When an air permit application is submitted to the Illinois EPA for a proposed project that does not result in a net emissions increase, the application will be processed by the permitting department, and then a draft permit will be forwarded to the EJ group at Illinois EPA. The EJ group will forward a copy of the draft permit to interested parties specific to that EJ area. If no comments are received within two weeks, the permitting group will issue a draft permit to the permittee for review and comments. Any substantive comments received from interested parties will be addressed by the Illinois EPA, and this process could cause delays, particularly if a public hearing is requested and granted.

 

Environmental Justice Background

The USEPA defines environmental justice as “the fair treatment and meaningful involvement of all people regardless of race, color, national origin, or income, with respect to the development, implementation, and enforcement of environmental laws, regulations, and policies.” Environmental justice was originally established by Title VI of the Civil Rights Act of 1964, which prohibits recipients of federal financial assistance (states, grantees, etc.) from discriminating against these populations in any program or activity. The scope of Title VI was expanded by Executive Order 12898 by President Clinton on February 11, 1994. Executive Order 12898 was issued to direct federal agencies to incorporate achieving EJ into their mission, and to identify and address, as appropriate, disproportionally high adverse human health and environmental effects of their programs, policies, and activities on minority and low-income populations. More recently, President Biden issued Executive Order 14008 Tackling the Climate Crisis at Home and Abroad on January 27, 2021.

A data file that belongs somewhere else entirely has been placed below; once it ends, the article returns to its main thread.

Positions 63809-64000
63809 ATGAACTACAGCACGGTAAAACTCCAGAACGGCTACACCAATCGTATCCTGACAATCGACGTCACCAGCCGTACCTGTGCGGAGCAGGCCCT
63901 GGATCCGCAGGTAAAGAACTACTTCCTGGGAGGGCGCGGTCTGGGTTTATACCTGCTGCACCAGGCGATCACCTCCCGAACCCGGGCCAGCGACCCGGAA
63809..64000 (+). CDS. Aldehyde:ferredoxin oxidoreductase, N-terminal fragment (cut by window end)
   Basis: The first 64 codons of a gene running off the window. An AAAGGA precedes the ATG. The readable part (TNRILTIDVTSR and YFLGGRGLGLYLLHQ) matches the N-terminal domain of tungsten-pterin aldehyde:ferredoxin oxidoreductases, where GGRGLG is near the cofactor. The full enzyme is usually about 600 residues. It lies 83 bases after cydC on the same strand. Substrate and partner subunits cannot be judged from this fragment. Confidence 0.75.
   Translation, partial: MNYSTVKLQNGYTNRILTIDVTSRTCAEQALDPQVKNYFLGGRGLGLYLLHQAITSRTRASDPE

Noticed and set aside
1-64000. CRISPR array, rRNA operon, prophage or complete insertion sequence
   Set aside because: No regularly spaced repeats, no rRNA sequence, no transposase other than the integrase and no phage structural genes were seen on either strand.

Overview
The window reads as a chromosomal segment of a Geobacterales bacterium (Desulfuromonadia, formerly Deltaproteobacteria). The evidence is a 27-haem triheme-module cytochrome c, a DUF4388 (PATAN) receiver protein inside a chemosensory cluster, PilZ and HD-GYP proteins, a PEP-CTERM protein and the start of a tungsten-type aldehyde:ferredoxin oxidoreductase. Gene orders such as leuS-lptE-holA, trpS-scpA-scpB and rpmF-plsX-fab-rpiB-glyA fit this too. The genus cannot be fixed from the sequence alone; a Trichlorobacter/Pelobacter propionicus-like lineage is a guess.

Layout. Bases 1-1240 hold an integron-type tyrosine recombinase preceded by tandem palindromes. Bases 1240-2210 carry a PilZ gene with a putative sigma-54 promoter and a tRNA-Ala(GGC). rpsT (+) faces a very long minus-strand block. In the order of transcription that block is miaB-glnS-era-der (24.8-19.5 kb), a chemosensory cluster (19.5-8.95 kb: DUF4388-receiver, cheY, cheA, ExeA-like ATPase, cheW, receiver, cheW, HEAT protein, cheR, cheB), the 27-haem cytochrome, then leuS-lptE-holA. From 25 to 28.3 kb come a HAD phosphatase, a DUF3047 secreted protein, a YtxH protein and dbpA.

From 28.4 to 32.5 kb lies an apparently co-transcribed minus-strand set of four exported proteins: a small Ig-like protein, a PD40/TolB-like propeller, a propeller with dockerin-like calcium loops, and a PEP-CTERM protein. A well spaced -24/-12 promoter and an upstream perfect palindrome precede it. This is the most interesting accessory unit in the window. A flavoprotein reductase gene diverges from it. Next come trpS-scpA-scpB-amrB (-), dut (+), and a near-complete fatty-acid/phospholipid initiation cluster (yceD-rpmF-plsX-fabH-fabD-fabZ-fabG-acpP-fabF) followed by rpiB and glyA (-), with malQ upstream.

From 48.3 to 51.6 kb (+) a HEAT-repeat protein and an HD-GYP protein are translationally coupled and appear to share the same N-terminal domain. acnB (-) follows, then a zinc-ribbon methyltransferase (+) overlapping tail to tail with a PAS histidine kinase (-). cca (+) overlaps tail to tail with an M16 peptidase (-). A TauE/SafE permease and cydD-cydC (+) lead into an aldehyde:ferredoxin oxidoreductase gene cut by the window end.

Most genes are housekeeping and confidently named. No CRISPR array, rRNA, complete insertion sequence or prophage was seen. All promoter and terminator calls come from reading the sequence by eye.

• Executive Order 14008 formalizes President Biden’s commitment to make EJ a part of the mission of every agency by directing federal agencies to develop programs, policies, and activities to address the disproportionate health, environmental, economic, and climate impacts on disadvantaged communities. In addition, the Order established a White House EJ Interagency Council and a White House EJ Advisory Council.
  • The order creates a government-wide Justice40 Initiative with the goal of delivering 40 percent of the overall benefits of relevant federal investments to disadvantaged communities and tracks performance toward that goal through the establishment of an EJ Scorecard.